My oldest daughter (who is now 15) and I had cause a few nights ago to put my “country” theory to the test.  I have always said that people who live in the country just naturally have to learn to do for themselves.  If something breaks, they don’t have the luxury of calling the landlord or the city to complain.  Instead, they have to find a way to fix it themselves.  For example, I always said, if our water well goes out, my husband is the one with the flashlight out there in the cold fixing the thing.

Then the other night hubby was gone.  We had one of those “cold snaps.”  It was like 8 degrees out there.  Well, he called and told my daughter that we needed to go put the heater on the well because he had forgotten to reinsulate the thing when we’d had problems with it some weeks before.  So this time it was not my husband but my daughter and I who had to get all bundled up and trek out there through the cold to go set up the heater.

On the way out there, she carried the heater, and I was telling her how her grandmother was always a very tough lady.  My mom always said she couldn’t figure out the whole thing of boys taking advantage of girls.  To which I always said, “Well, duh.  Boys would never think of taking advantage of you.  They know you would rip them apart and spit them out if they ever tried anything.”

My daughter laughed about that.  She knows her Grandma enough to know the truth of that statement.  We got to the well, got the heater plugged in and working, and all was well.  We came back in the house as the temperature continued to drop.  My daughter decided to take a quick shower so she wouldn’t have to the next morning.  I went to bed.  In about five minutes, here she came.  “Mom, we don’t have any water.”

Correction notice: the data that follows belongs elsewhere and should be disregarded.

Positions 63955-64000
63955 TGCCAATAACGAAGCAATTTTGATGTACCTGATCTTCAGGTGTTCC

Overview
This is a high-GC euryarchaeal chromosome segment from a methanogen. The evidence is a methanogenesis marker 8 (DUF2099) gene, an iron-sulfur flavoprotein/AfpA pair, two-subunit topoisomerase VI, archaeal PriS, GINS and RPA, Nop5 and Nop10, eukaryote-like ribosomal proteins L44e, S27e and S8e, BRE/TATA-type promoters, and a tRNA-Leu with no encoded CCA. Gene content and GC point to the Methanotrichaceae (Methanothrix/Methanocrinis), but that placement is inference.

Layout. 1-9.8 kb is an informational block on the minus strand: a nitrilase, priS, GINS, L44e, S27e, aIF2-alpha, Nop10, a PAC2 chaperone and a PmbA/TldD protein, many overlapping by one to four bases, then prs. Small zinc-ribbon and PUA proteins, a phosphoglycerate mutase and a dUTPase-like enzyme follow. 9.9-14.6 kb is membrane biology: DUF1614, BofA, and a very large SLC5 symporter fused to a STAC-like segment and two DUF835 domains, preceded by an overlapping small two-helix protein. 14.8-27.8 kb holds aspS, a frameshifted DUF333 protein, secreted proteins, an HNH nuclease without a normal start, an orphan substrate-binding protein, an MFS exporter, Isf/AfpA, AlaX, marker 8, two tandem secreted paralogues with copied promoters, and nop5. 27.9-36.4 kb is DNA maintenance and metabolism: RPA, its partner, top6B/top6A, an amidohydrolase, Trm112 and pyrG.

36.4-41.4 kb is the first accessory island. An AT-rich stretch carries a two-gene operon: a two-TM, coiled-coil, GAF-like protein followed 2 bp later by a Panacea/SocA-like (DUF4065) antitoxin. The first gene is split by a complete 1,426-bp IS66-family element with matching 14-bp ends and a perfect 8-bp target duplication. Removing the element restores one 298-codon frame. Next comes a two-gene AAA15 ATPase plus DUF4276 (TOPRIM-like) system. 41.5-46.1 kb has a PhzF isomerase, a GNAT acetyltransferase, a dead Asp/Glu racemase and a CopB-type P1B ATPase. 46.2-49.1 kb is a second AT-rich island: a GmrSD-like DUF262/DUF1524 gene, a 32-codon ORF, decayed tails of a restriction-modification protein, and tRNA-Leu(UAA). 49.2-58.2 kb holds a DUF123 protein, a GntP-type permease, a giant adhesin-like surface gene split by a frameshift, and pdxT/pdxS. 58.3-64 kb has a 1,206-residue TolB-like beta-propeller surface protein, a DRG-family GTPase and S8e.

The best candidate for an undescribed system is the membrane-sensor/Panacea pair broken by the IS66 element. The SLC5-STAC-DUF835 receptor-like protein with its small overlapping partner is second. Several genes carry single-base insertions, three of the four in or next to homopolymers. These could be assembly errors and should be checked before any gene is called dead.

“Oh!  You’ve got to be kidding me.”

No.  She wasn’t kidding.  We had no water.  So back on with all of the clothes for both of us and back out to the well as the temperature dropped even more.  My smart daughter grabbed the headlight they use camping, and we trekked back out through the cold.  In the well house we finally got a hold of my husband to ask him what to do as we figured out the heater had tripped the breaker.  That’s when he informed us that the breaker is in my son’s room in the house! UGH!

He also told us that we were going to have to drag insulation out there to insulate the well to keep it from freezing because the heater wasn’t going to work.  So back to the house we went.

As we were going, I said, “See, this is why those boys wouldn’t take advantage of Grandma because she grew up like this… having to be tough and just get the job done… cold, snow, whatever.”

That’s when my oldest said, “It’s like the other day, we were in P.E.”  (Now you have to know that the first semester my kind, sweet daughter who is not much on sports happened to take P.E. in a class with eight boys and her.  I was impressed by how strong she was through that–not taking any pushing by the boys AT ALL.  During the second semester two other girls joined the class.)  “We were playing basketball, and I don’t know why, but the boys like to throw the ball really hard at Mallory because she is afraid of it and can’t catch it very well.  It was her turn and the ball went bouncing away and one of the guys went to get it.

“She looked at me (my daughter) and said, ‘He’s going to throw it really hard.’  So I said, ‘Here, stand behind me.’  ‘But he’ll think you’re me and throw it hard at you.’  ‘It’s okay.  Just stand behind me.’  Sure enough, he grabbed the ball and didn’t see that we had switched places because he was running the other way.  He grabbed the ball, turned around, and just fired it at us.”

Now, you’ve got to know, my daughter was the one who had a TERRIBLE time learning to catch when she was little.  But her just-older-than-her boy cousin has come over often to play football with my kids in the backyard, and she’s got some skills now.

She said, “I reached up and I caught it right here (just above her head).  I pulled it down real slow to my side and gave him the evil eye and I said, ‘Don’t ever do that again.'”  She said, “He put his head down and said, ‘Okay.’  Then I said, ‘And don’t do it to Mallory either.'”  She said, “I looked around and all the boys were just standing there staring at us but I didn’t care, they shouldn’t be doing that to her.”  The guy just kept his head down and said, “Okay.”

She said, “I stood there for a minute and then I shot and made it and we went on with the game.  Funny, they quit doing that to Mallory after that.”

Not sure where she got THAT from, but WOW!  Seems to me she’s learned about standing up and not letting bullies run over people.

Oh, and we did fix the well.  Maybe we’re both tougher than I thought.